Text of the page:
- A Proclamation for a Day of Fasting and Prayer, 1678
- The First Thanksgiving, 1621 (painting)
- Lincoln Thanksgiving Proclamation, Oct. 3, 1863 (images 735-736)
- Signing the Compact in the Cabin of the Mayflower
- Landing of the Pilgrims (Massasoit and his Warriors)
Definitely take at least a few minutes and check it out, what an amazing collection!
More Thanksgiving resources on the Web
- Thanksgiving Trivia Scavenger Hunt
- Free Thanksgiving Wallpaper
- Macy's Thanksgiving Day Parade - Thanksgiving Free Live Webcams
image: reproduction of oil painting from series: The Pageant of a Nation. No known restrictions on publication.
The Friday after Thanksgiving in the States is typically known as Black Friday, the day when stores put a lot of great sales and shoppers take advantage of them. If you're interested in checking out a few of these Black Friday ads on the Web before venturing out into the weather, here are a few ways you can accomplish that online.
- Search for the store. Use your favorite search engine and do a simple search for the store you'd like to visit with the name of the advertisement appended to it, i.e., "walmart black friday ad 2013". This brings back the ad from the store itself so you can see firsthand what sales and specials you might be in for. You don't have to put 2013 on there; most search engines will return the most recent results for whatever you query. My search for "best buy black friday" brought back results from the store itself for 2013.
- Search for what you'd like to buy: If you'd like to find a good deal on computers, try searching (again, in your favorite search engine) for it like this: "black friday sales computers". Ads and sites featuring ads with these items will be returned in your search results.
- Check out Black Friday coupon sites. There are a few sites that exclusively monitor ads and circulars, bringing you the most recently updated content. A few of the best are BFAds, Black Friday, GottaDeal, Coupon Cabin, The Black Friday, and Deal Taker.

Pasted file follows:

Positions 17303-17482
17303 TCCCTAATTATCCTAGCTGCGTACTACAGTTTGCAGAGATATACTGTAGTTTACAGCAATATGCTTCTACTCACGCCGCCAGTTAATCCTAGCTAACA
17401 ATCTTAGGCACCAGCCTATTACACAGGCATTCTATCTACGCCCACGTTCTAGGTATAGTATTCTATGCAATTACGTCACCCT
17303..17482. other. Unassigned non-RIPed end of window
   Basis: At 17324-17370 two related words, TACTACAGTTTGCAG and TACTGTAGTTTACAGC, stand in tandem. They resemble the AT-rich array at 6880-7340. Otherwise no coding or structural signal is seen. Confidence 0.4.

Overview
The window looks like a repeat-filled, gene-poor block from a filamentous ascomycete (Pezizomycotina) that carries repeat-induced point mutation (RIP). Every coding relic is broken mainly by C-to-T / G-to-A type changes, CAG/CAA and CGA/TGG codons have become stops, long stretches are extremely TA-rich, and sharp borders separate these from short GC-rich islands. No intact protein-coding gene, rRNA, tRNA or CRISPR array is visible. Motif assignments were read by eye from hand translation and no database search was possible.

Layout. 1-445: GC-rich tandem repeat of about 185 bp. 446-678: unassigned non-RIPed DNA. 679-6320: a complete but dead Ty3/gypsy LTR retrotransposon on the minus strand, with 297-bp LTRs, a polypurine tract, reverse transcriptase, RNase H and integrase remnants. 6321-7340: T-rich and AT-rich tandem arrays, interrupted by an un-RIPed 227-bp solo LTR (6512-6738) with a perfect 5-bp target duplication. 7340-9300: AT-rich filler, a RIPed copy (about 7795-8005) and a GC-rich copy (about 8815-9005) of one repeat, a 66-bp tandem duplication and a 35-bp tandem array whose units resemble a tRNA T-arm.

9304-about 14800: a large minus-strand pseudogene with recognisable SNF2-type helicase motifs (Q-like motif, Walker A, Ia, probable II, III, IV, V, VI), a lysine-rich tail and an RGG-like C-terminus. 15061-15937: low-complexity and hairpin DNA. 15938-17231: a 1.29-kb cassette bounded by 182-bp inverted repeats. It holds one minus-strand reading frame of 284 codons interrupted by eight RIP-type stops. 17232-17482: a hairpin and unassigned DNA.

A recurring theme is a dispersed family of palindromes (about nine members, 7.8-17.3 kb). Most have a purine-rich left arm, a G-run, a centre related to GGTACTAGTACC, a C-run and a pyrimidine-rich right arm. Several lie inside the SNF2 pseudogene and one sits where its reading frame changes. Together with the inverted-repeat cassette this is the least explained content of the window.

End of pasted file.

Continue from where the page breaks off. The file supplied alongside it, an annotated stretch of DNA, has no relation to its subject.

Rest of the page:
Do you shop on Black Friday? Or do you stay home and wait for Cyber Monday? Please cast your vote below:
If you're looking for a job, one of the best job search engines you can use is Indeed.com. There are a number of ways you can search for possible positions on Indeed:
- Search by area: Simply type in your zip code, city, or state, and Indeed.com will come back with a list of all the jobs listed in that area. If you choose a zip code, you can further narrow down your geographical area with the drop-down menu on the search results page (within 5 to 100 miles).
- Search by salary: This is pretty neat. Say you're looking for a job in chemical engineering. Type in your job title, plus the area you're looking for, and on the left-hand side you'll see salaries, with the numbers of jobs in those salary ranges in parentheses.
- Search by job type: Search for job types simply by clicking the arrow next to the "Job Type" link; you can search for full-time, part-time, contract, internships, or temporary jobs.
More help with online job searches
Was the title of this post clear as mud? No worries. In this article, titled Draw a Blank to Get Better Search Results, I'll show you a simple trick that will help you find answers to factual questions much faster.
image courtesy sxc.hu
There are a lot of ways to search the Web, including a few tricks that you can use to narrow your searches in a VERY efficient way. For example:
- Inurl: The inurl search syntax allows you to search for words within the URL, the address of a resource, file, site, service, etc. on the Internet.
- Search for a Specific File Format: If you're looking for a specific kind of file on the Web, there's a couple of search engines that support this kind of restrictive searching.
- Boolean Search: Boolean searching is built on a method of symbolic logic developed by George Boole, a 19th century English mathematician. Most online databases and search engines support Boolean searches. Boolean search techniques can be used to carry out effective searches, cutting out many unrelated documents.
You'd be surprised how these simple tips can make your Web searching that much easier - try 'em and I'm sure you'll agree! What are your favorite "top secret" Web search tricks? Please share in the comments.